When I was 22 and working in a fine-wine shop, I was asked to work the table at the company’s yearly scotch tasting. That night, I tried Balvenie 12 year DoubleWood and knew that, forevermore, I would be a scotch drinker. Scotch combines complex oak notes, elegantly earthy peat, and balanced floral and spice qualities. It’s no wonder my scotch sales spike during the holidays; scotch makes a great gift. However, I have a lot of customers who say, “I need to buy a gift. They like scotch, but I have no idea what to get!” So, do you buy single malt or blended? Islay or Highland? Smokey/peaty or floral/smooth? Though there are many different styles of scotch, I will focus on the most common styles and make it easier to pick the right one for your recipient.
Single-malt scotches make very popular gifts, but there are many good-quality blended scotches, too. Chivas, Johnny Walker, and Dewar’s are our best sellers, but I’ve really fallen for Monkey Shoulder. It’s bold, flavorful and has a long, rich finish. Unlike most blended scotches, Monkey Shoulder does not use any grain whisky in its blend. Instead, it uses three different Speyside malt whiskies. These three whiskies are blended together and then aged in used Bourbon barrels for 3 to 6 months to impart a rich, smooth finish with notes of vanilla. With three brass monkeys–representing the three malts–resting on the shoulder of the bottle, this is a super-stylish bottle any whisky aficionado will be proud to show off on his or her bar.
When picking a single-malt scotch, knowing the region is important since the styles can be radically different. If we start with the region known for having the lightest whisky, it would be the Lowlands. Scotches from this region are typically fresh and fragrant with little to no peat used in the drying process. Delicate and lightly sweet, Auchentoshan and Glenkinchie are excellent examples of Lowland scotches.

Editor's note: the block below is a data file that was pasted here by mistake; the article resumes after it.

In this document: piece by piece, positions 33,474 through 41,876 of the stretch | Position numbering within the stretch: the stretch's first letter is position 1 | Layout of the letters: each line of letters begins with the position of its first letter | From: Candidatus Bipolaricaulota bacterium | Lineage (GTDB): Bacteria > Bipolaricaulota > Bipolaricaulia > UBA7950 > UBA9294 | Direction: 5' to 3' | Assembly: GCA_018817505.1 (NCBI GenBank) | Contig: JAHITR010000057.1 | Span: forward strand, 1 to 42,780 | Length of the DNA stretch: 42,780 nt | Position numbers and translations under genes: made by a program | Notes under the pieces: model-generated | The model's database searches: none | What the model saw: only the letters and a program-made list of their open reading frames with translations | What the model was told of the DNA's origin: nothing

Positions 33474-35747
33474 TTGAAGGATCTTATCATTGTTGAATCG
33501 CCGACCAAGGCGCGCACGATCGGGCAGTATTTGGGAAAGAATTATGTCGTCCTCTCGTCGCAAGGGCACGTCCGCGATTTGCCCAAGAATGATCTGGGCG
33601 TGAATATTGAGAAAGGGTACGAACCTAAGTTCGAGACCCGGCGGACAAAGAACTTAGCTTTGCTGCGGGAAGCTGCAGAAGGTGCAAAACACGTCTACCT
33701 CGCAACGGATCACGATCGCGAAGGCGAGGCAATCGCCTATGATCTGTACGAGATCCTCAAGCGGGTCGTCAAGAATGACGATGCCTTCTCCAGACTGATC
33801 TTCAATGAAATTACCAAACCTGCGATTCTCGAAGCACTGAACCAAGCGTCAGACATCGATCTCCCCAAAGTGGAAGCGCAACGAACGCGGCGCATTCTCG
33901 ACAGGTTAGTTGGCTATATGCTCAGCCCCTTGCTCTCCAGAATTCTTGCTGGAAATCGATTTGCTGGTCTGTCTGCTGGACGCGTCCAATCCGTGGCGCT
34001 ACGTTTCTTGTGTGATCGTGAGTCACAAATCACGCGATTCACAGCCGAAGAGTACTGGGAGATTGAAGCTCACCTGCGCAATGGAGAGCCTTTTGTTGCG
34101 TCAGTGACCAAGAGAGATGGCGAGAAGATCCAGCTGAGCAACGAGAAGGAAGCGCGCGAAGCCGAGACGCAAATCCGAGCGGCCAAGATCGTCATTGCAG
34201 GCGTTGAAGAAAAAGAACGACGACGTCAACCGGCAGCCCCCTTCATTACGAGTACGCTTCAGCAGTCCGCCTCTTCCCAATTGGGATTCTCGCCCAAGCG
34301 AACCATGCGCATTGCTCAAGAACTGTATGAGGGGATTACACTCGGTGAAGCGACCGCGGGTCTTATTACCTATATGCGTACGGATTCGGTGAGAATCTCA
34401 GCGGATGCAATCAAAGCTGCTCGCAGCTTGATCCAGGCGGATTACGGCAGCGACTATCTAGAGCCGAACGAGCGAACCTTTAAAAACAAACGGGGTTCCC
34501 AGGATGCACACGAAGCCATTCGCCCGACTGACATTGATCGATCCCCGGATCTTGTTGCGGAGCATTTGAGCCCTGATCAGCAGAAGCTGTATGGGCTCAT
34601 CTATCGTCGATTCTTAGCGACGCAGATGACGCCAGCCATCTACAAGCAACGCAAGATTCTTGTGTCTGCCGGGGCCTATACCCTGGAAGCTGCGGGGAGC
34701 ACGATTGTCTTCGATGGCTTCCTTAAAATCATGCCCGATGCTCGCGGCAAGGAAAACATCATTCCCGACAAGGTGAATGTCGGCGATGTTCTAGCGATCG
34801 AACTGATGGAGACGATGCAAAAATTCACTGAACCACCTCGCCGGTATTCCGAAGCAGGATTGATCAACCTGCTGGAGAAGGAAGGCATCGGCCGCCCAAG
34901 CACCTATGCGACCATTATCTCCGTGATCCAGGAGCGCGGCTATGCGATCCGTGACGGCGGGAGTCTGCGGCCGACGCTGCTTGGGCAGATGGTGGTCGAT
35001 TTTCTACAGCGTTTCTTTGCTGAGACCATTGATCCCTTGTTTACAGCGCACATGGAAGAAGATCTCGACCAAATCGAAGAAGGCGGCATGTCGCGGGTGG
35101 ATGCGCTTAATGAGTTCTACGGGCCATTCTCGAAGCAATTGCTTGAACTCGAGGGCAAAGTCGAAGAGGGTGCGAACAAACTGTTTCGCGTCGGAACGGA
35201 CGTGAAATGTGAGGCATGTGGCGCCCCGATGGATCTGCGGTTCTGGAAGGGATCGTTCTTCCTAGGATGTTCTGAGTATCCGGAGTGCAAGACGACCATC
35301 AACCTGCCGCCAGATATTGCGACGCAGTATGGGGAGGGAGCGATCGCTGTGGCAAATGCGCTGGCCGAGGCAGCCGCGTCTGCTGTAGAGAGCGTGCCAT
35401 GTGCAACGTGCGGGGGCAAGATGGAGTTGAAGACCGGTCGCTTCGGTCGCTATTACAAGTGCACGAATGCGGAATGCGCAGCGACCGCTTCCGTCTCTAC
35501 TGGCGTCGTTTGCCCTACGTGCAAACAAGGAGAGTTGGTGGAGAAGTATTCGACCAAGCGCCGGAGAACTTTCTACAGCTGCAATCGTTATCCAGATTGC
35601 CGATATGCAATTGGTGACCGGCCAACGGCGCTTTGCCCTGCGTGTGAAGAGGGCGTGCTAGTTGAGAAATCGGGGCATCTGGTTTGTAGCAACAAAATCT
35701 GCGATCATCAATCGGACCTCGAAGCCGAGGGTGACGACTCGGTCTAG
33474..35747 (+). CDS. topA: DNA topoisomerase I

A note about Peat: Peat is decomposed plant and vegetable matter that, when dried, is used as fuel. Distilleries in Scotland use peat in the malt-drying process to impart a smoky character to their whiskies.
The Highlands are notably floral and richly textured. They’re also the origin of some of my favorite scotches, including GlenMorangie and Dalmore. To say much more about the category would be difficult since the region is so vast that the individual distilleries impart unique flavors from their surroundings and techniques. Other standouts include Oban, with its maritime influences of sea air, heather and notes of honey, and Dalwhinnie for its grassy, gently smoked finish.
Speyside, on the northeast side of Scotland, is the most concentrated area of distilleries in the country. It boasts over 50 distilleries, including the world’s most popular brands, GlenLivet and Glenfiddich. The smoky character of peat becomes more prevalent in these styles of scotches as does the concentration of spiced nuances. The aforementioned Balvenie generally stands out due to its aging processes. Whether it’s aged in sherry casks, rum barrels, or charred oak, this is a scotch no one will turn his nose up to.
The biggest and most robust of the scotches come from the region of Islay. Whenever I hear, “That’ll put hair on your chest,” I automatically assume they are drinking Lagavulin, the whisky most synonymous with Islay. Densely layered and heavily peated, these whiskies are like double IPAs for beer drinkers. At one point in their lives, it may have been a dare that got them to try it, but once they did, they were hooked! Laphroaig is full of character but light in style with spicy medicinal notes. Ardbeg is rich and sleek with rounded iodine tones, and Lagavulin is bold and intense, featuring bacon fat, smoke and sweet spices with remarkable balance.
I hope this blog has cleared the misty fog over which scotch to buy for the VIPs in your life! Hopefully, they will have the same eye-opening, pulse-quickening experience I had.
Which is your favorite scotch? Tweet me at @Ninoswineexpert